Temporal Changes in Word Revisions by Children and Adults A study was conducted to investigate the temporal changes that occur when a speaker attempts to revise words for a listener. Specifically, the study was designed to examine whether adults and children modify the timing of vowel and consonant production in response to listener miscomprehension. Four adults and sixteen 5-year-old ... Research Article
Research Article  |   December 01, 1988
Temporal Changes in Word Revisions by Children and Adults
 
Author Affiliations & Notes
  • Diane Paul-Brown
    TRI-Services' National Institute of Dyslexia, Chevy Chase,
  • Grace H. Yeni-Komshian
    University of Maryland
Article Information
Research Articles
Research Article   |   December 01, 1988
Temporal Changes in Word Revisions by Children and Adults
Journal of Speech, Language, and Hearing Research, December 1988, Vol. 31, 630-639. doi:10.1044/jshr.3104.630
History: Received August 28, 1987 , Accepted March 8, 1988
 
Journal of Speech, Language, and Hearing Research, December 1988, Vol. 31, 630-639. doi:10.1044/jshr.3104.630
History: Received August 28, 1987; Accepted March 8, 1988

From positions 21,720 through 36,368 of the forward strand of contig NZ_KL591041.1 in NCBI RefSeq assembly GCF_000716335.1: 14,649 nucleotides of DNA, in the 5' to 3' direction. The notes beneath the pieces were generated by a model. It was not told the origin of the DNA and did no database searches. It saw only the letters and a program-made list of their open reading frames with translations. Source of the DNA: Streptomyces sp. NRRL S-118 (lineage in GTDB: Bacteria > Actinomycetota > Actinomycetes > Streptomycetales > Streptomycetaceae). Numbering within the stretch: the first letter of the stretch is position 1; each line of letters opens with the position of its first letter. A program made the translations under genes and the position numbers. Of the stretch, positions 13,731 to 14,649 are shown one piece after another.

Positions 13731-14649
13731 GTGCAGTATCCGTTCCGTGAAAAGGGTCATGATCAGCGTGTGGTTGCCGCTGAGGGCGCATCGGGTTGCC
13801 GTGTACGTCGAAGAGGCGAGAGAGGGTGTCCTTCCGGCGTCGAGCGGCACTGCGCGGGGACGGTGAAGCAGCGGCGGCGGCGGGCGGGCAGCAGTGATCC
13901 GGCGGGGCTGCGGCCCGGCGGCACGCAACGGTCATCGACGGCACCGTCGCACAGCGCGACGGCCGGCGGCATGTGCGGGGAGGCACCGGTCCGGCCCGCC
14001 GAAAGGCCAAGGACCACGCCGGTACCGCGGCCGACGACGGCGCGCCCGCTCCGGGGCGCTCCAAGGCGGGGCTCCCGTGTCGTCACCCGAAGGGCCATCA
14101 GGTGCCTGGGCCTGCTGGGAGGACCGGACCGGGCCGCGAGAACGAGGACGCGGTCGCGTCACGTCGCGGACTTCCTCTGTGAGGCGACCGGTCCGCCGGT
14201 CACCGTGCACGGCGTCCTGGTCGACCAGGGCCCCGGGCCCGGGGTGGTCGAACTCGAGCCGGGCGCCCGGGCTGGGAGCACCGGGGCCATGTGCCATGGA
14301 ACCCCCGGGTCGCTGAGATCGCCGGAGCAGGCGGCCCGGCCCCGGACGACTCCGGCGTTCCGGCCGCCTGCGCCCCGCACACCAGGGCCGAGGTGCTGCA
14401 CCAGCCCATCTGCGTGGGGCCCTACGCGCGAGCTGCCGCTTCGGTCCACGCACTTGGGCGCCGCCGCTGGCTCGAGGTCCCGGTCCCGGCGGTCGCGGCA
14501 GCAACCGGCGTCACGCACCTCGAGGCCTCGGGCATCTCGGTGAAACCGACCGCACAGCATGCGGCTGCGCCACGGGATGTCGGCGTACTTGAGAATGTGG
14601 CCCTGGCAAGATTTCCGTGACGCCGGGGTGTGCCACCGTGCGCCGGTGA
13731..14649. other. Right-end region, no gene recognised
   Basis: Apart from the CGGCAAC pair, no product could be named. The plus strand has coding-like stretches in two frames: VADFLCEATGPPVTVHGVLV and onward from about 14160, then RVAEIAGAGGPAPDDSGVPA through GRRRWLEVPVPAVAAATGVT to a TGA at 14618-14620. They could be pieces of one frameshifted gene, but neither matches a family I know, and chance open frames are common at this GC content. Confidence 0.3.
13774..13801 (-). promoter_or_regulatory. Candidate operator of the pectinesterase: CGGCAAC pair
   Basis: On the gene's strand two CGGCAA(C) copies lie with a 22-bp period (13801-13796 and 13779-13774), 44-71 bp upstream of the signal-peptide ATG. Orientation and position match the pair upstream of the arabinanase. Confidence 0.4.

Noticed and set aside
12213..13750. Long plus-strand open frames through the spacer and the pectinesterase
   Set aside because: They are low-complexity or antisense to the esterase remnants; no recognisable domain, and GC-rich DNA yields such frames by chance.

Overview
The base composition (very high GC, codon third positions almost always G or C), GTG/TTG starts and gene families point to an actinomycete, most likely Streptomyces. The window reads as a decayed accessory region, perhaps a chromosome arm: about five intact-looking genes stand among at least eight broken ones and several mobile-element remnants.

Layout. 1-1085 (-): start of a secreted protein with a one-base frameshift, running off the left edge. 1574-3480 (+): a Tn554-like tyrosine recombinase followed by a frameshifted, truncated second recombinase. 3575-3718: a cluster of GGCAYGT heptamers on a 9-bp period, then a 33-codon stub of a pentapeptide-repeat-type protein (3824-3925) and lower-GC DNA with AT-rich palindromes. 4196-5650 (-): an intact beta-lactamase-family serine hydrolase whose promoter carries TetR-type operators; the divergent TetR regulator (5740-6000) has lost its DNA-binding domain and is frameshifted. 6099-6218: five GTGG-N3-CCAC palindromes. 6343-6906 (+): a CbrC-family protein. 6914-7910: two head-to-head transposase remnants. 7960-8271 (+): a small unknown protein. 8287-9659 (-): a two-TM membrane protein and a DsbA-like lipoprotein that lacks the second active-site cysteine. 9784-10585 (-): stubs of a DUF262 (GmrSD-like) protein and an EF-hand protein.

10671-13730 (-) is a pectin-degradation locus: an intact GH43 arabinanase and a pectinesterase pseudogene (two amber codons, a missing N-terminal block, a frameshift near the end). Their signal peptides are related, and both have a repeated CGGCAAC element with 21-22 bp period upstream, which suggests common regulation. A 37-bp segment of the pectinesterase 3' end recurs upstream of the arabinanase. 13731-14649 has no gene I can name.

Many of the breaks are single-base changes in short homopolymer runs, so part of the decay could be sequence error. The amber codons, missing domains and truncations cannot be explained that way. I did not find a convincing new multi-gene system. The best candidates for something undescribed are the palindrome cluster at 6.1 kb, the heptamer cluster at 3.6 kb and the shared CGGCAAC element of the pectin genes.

A study was conducted to investigate the temporal changes that occur when a speaker attempts to revise words for a listener. Specifically, the study was designed to examine whether adults and children modify the timing of vowel and consonant production in response to listener miscomprehension. Four adults and sixteen 5-year-old boys and girls served as subjects. They were asked to repeat words that differed in voicing of initial and final stop consonants (back, pack, cab, cap), and to respond to either specific revision requests focused on initial or final sound segments, or to a general revision request. The speech waveform was used to measure the following: Voice Onset Time, vowel duration, final closure duration, and total word duration. Results revealed that children and adults made segmental changes in duration while preserving total word length in revised speech. The effect was a decrease in vowel duration and an increase in final closure duration for revised responses, regardless of the source of miscomprehension. These durational changes result in an apparent enhancement of the final consonantal portion of the misperceived word. All linguistic distinctions in voicing were maintained in the revised words. There were no major differences between adults and children in the type of revision responses produced.

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